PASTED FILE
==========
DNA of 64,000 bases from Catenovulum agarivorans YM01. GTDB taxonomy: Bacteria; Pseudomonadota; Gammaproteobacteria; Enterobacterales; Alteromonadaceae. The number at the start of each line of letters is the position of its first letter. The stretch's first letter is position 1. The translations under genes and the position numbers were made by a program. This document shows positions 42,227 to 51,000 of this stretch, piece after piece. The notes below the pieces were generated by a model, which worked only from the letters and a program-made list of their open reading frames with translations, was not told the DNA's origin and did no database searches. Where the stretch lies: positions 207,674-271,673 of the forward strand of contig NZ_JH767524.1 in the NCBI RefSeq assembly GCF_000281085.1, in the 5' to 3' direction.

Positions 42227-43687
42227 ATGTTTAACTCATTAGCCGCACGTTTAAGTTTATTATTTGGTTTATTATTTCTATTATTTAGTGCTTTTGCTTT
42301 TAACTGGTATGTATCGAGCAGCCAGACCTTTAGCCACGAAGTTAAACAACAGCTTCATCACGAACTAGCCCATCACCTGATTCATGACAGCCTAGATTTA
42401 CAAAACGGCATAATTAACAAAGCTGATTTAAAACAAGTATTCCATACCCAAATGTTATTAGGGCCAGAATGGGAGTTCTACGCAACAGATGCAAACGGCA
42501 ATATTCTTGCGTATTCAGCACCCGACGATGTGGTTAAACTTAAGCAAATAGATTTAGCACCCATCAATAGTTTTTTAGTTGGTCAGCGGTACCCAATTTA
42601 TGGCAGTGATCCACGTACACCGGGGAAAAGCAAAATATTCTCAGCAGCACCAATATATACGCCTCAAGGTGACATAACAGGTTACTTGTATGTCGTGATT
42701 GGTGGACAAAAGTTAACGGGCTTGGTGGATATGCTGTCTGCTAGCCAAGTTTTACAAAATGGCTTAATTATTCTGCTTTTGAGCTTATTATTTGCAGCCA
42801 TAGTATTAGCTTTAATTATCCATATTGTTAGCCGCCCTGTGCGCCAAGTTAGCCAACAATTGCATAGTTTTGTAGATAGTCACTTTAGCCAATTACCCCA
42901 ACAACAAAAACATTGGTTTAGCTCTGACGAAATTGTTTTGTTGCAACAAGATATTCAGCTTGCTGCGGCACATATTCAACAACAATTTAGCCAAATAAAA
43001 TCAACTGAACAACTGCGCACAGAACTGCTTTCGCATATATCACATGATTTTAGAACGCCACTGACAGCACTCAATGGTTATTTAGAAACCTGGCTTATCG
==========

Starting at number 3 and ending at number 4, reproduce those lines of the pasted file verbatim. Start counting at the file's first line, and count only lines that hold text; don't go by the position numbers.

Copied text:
42227 ATGTTTAACTCATTAGCCGCACGTTTAAGTTTATTATTTGGTTTATTATTTCTATTATTTAGTGCTTTTGCTTT
42301 TAACTGGTATGTATCGAGCAGCCAGACCTTTAGCCACGAAGTTAAACAACAGCTTCATCACGAACTAGCCCATCACCTGATTCATGACAGCCTAGATTTA